For the current behavior, perceived benefits of depending on a fossil fuel-dominated grid might include the comfort and time gained in not having to change anything, the familiarity of how billing works, and the lack of high upfront costs. Perceived barriers could include dependence on the grid, increasing costs of electricity and associated bill increases, and dependence on earth-heating fossil fuels. 

Note that completing your barrier-benefit analysis by researching your target audience is extremely important as it could turn out, for example, that they are not at all concerned about fossil fuels but highly concerned about energy independence. In this example, a marketing campaign that focuses on moving beyond fossil fuels might be highly ineffective and a waste of money. The more specific you are about who your target audience is and their unique barriers and benefits, the better.

Once you know your barriers and benefits, the next step is designing a marketing campaign that maximizes both the perceived benefits of the target behavior and the perceived barriers of the current behavior, while minimizing the perceived barriers of the target behavior and benefits of the current behavior. The Community-Based Social Marketing framework outlines strategies or tools that may be employed to do this, including social norms, incentives, prompts, commitment, convenience and communication.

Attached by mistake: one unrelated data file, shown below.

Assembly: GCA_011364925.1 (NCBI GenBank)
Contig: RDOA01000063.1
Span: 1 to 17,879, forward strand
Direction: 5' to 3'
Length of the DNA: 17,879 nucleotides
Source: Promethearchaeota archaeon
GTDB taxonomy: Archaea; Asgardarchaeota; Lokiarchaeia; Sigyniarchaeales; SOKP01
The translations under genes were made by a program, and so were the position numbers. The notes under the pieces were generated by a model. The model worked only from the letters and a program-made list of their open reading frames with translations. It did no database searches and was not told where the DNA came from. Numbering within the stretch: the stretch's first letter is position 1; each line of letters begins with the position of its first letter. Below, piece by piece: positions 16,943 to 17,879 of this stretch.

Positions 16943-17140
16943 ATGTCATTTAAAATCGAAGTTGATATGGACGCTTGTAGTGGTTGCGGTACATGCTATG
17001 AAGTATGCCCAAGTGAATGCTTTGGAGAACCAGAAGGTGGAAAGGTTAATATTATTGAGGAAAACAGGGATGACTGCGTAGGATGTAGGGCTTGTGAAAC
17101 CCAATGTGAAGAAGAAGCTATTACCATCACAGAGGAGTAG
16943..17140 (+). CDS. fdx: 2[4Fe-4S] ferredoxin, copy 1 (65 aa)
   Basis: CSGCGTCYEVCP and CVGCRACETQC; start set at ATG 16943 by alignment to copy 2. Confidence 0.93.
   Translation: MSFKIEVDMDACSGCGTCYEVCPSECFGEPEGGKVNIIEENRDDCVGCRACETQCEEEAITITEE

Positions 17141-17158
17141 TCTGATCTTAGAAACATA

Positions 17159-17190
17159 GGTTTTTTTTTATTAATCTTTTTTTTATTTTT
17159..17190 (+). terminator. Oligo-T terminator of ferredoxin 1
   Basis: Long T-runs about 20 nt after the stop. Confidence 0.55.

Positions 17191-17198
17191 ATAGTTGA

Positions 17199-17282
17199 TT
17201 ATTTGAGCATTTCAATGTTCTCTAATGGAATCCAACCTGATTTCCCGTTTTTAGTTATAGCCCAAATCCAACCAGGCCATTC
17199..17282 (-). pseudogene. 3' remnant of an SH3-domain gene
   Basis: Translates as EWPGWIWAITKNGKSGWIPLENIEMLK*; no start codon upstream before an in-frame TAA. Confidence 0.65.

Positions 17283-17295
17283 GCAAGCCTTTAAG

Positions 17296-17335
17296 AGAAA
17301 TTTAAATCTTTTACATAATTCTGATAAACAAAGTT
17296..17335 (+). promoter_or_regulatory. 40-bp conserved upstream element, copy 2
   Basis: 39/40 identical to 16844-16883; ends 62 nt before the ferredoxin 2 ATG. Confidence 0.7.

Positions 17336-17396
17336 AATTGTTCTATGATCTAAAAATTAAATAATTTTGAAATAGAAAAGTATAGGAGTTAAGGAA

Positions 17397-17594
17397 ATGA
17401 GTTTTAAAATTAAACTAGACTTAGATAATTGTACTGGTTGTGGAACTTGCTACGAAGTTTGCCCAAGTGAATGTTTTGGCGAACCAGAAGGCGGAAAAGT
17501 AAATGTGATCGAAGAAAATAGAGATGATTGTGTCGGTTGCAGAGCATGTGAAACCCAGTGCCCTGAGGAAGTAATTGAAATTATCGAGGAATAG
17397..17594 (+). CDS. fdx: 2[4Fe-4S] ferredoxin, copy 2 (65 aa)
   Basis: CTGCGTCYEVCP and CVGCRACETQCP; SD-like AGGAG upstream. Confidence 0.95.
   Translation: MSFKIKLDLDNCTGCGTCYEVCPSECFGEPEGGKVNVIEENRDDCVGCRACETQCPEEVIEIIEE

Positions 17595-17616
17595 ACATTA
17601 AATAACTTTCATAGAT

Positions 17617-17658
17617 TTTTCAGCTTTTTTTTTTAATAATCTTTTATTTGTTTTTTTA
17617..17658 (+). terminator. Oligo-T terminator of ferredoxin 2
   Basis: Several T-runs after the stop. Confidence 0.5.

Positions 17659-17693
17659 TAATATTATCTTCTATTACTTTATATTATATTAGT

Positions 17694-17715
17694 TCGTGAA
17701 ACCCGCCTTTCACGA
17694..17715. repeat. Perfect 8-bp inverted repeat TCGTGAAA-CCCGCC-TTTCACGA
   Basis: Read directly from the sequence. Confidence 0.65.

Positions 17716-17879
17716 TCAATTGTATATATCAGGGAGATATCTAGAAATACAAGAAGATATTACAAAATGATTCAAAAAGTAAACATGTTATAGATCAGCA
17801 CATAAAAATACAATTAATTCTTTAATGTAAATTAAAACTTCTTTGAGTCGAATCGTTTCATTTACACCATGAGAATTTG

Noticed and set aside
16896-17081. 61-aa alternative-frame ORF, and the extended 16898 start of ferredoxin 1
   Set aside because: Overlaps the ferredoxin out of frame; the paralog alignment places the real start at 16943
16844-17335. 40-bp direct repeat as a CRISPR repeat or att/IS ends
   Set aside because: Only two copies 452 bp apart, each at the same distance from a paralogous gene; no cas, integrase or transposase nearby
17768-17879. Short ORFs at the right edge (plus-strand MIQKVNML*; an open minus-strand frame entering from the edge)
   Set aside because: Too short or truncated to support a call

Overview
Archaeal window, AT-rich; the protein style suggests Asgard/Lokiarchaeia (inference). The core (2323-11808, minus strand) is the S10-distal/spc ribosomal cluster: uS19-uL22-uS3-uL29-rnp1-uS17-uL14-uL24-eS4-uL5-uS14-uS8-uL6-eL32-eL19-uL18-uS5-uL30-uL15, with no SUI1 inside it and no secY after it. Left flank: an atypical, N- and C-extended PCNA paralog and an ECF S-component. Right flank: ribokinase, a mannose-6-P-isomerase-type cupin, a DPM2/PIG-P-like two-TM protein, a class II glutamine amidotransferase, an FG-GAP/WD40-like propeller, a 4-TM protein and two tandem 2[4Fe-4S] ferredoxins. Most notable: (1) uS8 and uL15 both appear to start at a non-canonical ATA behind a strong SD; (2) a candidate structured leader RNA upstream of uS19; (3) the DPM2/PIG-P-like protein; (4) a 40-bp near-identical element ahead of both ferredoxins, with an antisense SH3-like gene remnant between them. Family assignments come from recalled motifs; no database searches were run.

Table 1. Barrier-benefit chart for residential solar PV adoption.
Table 1. Barrier-benefit chart for residential solar PV adoption.


Social norms are extremely powerful and influence the accepted behaviors, values and beliefs of your target audience. Find respected leaders within your target audience who support or have already adopted solar PV and make their support and/or adoption visible. 

Incentives include those that are tangible (such as rebates and calculations of potential bill reductions) and those that are intangible (social approval and praise). There is a point of diminishing returns on incentives, so choose incentives that maximize adoption before surpassing a point of diminishing return. 

Prompts are helpful to remind your target audience about behavioral engagement. These should be as close in time and space to the target behavior as possible and are often used for behaviors that are repeated (such as bringing bags to the grocery store) as opposed to one-time (installing solar PV).   

Commitment creates a sense of accountability. Humans like to be consistent, and if we make a commitment, especially one with witnesses, we are more likely to follow through with our stated intentions. Written commitments tend to be more powerful than verbal ones and both should be voluntary in nature.